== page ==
“Feelings come and go like clouds in a windy sky. Conscious breathing is my anchor.”
― Thich Nhat Hanh

Have you ever been asked that very intimidating question “Do you meditate?”. It is a question that seems as common, and yet as mysterious, as the process of creation itself. If you’ve reflected inward for any period of time, then it may come as no surprise to hear that the practice of meditation is transformative. Through meditation, one develops and identifies a strong sense of purpose, and thus, understands with greater clarity how that purpose functions in our lives.

One of the ways meditation can be most useful in our daily lives is the centering effect it has on our mental and physical energies. When your mind is scattered, the body reacts and often dissipates your sense of clarity and purpose. Focusing your energy in meditation draws more power into the present and more presence into each movement and action. The more centered we are, the more outer events adjust themselves to our inner control.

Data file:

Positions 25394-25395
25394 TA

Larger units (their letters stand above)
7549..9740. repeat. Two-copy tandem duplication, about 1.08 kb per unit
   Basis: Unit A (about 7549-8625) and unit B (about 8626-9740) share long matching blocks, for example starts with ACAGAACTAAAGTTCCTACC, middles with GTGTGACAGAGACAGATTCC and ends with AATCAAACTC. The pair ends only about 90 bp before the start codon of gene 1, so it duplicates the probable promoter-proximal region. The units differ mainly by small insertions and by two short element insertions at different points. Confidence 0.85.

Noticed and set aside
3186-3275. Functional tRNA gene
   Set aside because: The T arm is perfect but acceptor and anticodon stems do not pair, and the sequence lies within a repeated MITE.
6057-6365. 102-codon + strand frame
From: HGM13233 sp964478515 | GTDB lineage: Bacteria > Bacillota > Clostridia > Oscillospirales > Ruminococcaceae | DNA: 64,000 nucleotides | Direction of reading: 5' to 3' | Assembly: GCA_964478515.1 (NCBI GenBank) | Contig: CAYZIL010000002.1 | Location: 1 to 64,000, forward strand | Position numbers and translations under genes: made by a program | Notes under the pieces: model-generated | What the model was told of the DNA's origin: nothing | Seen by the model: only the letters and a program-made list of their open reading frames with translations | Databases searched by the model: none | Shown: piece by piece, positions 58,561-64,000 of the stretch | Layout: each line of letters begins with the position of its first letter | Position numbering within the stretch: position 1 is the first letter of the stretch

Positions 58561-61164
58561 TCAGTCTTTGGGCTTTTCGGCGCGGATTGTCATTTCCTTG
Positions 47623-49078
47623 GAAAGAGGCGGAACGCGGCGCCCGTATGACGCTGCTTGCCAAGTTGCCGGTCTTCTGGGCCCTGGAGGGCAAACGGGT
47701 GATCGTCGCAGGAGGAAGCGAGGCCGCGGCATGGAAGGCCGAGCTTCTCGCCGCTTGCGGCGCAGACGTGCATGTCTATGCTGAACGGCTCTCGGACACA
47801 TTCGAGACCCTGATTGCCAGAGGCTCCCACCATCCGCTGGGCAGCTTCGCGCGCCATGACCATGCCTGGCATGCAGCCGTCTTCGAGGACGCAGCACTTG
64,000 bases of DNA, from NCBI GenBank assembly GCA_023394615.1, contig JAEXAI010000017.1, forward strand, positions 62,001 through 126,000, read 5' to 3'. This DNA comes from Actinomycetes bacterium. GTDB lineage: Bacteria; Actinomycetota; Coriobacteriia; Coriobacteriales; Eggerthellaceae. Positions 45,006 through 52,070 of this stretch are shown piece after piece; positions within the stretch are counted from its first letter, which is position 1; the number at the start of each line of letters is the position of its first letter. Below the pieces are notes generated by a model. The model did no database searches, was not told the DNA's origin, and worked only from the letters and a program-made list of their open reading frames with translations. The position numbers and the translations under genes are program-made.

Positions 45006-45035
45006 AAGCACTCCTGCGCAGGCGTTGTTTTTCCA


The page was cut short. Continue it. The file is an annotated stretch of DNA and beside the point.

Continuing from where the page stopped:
I can recall my center being challenged when once a lover expressed his interest in another woman. Although I could feel my mind begin to swirl in chaos as the adrenaline swept through my body, I remembered my breath. I paused amidst the throws of what could have been devastation to take a few meditative moments to center myself. I was then able to continue in presence and clarity allowing the conversation to unfold.

Meditation is more than just taking a few moments when you need it, although this can be very helpful. It is a practice, a discipline, and a routine. It is something you can look forward to each day helping you draw your attentions inward, so your outward projections will be more directed, purposeful, and centered.

Imagine having a clear sense of purpose and a calm temperament no matter what trials cross your path. Imagine knowing from moment to moment exactly what to do. Imagine being clear about what action will lead you directly toward your purpose. If you can imagine this, you can be assured that your meditation will bring you there.


Ask yourself. . .

Is my purpose clear, or has it become clouded?

What are the obstacles to achieving clarity of purpose in my daily actions?

When was the last time I sat to contemplate my purpose?